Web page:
At the same time, it may be essential not to go overboard; caution has been recommended concerning “the real risks” of marijuana, and calls have been made for evidence-based analyses of the links between this agent and the occurrence of mental illnesses.
On the other hand, there’s mountains of research indicating cannabis has legitimate regenerative healing powers and thousands of years of anecdotal evidence hailing its usefulness as an agent for reducing stress and anxiety. These headlines don’t do as well as the ones with the word “danger” in them.
This article, written by Dr. Ethan Russo, indicates cannabis can not only relieve symptoms for people who suffer from migraines, fibromyalgia, and irritable bowel syndrome, but it could potentially address the underlying cause. Its conclusion:
Migraine, fibromyalgia, IBS and related conditions display common clinical, biochemical and pathophysiological patterns that suggest an underlying clinical endocannabinoid deficiency that may be suitably treated with cannabinoid medicines.
Here’s a clinical pharmaceutical study on a sativa-based cannabis drug designed to help chronic pain sufferers get some sleep. The research appears to indicate that “Sativex,” can help provide quality of life:
Experience to date with Sativex in numerous Phase I–III studies in 2000 subjects with 1000 patient years of exposure demonstrate marked improvement in subjective sleep parameters in patients with a wide variety of pain conditions including multiple sclerosis, peripheral neuropathic pain, intractable cancer pain, and rheumatoid arthritis, with an acceptable adverse event profile.
Professor Dame Sally Davies, Chief Medical Officer for England and Chief Medical Advisor to the UK Government, published this paper detailing the results of her “review of reviews” concerning the therapeutic benefits of cannabis. Its purpose was to help the UK determine whether it should de-schedule cannabis as a Schedule 1 narcotic. Her findings:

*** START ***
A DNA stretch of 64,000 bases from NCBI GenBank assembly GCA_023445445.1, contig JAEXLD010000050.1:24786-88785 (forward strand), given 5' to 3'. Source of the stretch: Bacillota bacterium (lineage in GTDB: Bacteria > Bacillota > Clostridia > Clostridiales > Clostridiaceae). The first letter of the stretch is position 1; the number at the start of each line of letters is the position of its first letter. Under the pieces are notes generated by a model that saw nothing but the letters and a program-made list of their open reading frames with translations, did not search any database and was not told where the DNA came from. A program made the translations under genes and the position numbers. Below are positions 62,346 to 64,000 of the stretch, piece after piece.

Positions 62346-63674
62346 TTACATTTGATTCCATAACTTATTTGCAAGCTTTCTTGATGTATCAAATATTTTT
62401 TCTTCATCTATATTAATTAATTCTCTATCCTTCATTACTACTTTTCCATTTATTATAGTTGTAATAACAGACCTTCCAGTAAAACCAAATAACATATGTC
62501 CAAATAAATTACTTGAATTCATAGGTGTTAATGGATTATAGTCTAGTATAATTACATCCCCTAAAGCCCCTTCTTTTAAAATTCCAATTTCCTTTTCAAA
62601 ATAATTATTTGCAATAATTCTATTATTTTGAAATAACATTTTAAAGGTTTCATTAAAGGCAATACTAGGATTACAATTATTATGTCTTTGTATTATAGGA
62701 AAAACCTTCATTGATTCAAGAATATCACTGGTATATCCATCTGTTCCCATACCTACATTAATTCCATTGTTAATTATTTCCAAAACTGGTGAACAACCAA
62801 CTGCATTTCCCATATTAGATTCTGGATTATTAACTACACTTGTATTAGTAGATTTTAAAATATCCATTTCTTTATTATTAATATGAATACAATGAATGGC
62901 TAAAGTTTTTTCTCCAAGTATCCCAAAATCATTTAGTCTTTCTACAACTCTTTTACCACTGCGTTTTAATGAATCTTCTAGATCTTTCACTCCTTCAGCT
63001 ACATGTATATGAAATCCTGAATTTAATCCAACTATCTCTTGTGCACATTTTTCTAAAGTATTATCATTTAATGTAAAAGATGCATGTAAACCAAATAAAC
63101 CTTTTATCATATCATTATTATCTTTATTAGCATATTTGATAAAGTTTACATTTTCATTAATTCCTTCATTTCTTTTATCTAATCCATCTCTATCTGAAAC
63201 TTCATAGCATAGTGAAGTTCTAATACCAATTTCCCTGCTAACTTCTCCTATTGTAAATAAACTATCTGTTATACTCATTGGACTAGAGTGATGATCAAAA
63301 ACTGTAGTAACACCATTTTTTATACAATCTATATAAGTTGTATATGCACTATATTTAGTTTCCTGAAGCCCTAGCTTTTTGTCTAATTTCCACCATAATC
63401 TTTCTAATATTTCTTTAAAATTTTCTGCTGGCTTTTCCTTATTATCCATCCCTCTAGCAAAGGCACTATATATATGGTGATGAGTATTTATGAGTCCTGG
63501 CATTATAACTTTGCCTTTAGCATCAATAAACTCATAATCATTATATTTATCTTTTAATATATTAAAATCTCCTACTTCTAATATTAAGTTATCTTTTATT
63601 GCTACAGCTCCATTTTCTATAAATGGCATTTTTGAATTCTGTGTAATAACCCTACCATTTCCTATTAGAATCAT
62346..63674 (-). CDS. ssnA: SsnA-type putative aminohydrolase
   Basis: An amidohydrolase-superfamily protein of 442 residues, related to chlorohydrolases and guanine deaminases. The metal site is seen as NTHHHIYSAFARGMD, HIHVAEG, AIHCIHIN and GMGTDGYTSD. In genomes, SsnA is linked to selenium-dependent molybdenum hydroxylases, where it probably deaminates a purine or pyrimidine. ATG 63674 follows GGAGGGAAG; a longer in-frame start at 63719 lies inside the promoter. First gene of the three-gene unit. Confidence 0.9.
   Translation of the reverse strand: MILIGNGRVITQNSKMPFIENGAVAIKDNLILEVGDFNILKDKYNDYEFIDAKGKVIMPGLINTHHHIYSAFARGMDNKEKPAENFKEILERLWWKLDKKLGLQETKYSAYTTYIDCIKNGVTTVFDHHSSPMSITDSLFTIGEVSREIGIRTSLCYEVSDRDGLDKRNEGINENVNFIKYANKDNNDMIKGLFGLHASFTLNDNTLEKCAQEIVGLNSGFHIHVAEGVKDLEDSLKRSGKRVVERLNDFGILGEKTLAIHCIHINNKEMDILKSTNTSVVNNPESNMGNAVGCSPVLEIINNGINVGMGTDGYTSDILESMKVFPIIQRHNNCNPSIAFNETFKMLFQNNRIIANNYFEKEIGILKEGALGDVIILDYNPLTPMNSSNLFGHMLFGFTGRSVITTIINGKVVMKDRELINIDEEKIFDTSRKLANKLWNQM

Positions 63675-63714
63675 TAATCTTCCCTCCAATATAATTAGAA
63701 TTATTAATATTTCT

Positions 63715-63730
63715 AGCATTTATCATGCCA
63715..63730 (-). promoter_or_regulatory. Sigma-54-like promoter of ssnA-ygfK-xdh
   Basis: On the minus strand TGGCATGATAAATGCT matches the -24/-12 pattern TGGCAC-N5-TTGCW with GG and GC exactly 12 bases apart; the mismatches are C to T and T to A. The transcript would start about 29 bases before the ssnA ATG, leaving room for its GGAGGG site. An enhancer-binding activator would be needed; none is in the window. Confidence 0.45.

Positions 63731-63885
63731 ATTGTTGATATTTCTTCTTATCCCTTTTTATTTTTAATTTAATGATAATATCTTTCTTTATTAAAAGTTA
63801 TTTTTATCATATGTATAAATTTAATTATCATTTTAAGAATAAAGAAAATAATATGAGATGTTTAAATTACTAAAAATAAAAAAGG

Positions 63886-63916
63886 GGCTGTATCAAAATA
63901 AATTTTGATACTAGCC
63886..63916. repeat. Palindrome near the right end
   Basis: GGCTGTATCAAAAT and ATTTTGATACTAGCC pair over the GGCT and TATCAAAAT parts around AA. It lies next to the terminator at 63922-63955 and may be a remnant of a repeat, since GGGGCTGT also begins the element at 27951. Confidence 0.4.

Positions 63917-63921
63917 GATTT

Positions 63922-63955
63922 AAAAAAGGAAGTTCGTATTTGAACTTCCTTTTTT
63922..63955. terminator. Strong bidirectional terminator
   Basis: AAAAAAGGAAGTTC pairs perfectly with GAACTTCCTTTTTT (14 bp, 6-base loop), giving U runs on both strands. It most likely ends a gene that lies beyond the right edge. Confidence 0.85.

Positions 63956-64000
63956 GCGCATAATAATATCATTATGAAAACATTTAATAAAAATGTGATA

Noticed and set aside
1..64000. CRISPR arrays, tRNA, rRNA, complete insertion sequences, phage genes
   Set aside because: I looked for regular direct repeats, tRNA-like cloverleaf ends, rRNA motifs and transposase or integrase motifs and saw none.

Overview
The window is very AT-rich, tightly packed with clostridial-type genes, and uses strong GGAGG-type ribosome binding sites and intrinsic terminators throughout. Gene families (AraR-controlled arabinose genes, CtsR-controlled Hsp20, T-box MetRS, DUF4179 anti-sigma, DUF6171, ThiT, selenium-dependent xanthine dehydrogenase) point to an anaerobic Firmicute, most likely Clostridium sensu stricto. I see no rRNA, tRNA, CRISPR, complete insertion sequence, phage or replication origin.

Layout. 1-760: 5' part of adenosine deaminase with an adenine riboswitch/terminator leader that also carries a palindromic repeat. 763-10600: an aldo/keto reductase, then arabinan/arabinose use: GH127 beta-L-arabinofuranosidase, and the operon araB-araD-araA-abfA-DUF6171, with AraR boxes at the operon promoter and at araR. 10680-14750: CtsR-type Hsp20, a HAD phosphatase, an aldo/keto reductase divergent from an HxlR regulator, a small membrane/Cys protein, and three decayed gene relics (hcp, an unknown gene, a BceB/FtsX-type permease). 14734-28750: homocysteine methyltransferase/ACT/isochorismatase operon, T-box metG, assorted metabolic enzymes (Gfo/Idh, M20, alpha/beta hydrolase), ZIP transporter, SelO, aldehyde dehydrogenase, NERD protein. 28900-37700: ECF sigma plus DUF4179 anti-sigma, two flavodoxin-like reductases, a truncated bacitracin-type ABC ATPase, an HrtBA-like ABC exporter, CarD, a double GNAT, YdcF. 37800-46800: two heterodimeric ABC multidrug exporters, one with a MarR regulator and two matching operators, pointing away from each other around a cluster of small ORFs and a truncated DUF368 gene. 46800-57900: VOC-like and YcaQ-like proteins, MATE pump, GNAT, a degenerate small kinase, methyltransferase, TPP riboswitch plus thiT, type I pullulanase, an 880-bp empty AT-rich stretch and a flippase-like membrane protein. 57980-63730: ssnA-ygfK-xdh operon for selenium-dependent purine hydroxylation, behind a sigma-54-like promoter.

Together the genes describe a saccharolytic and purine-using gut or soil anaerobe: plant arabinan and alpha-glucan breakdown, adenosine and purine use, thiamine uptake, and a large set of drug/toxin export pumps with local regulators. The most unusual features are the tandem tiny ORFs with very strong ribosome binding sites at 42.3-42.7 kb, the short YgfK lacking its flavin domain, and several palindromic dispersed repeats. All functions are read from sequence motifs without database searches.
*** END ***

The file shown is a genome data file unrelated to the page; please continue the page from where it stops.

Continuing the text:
There is now however, conclusive evidence of the therapeutic benefit of cannabis based medicinal products for certain medical conditions and reasonable evidence of therapeutic benefit in several other medical conditions. This evidence has been reviewed in whole or part, and considered robust, by some of the leading international scientific and regulatory bodies, as well as the World Health Organization (WHO). As Schedule 1 drugs by definition have little or no therapeutic potential, it is therefore now clear that from a scientific point of view keeping cannabis based medicinal products in Schedule 1 is very difficult to defend.
A Google Scholar search on the topic of ‘cannabis for therapeutic use‘ will reveal thousands of other examples of research indicating cannabis is a medicinal substance — or at least has the potential to treat mental and physical illness.
The bottom line is that the jury is still out on whether cannabis has long-term harmful effects. It’s clear, however, that it has medicinal and therapeutic benefits. Furthermore, as a social lubricant or anxiety-reducer in the recreational capacity, it’s obviously less dangerous to human health and mortality than the consumption of alcohol, over-the-counter pain killers, or tobacco.
Have a safe, legal, happy, and informed 4/20!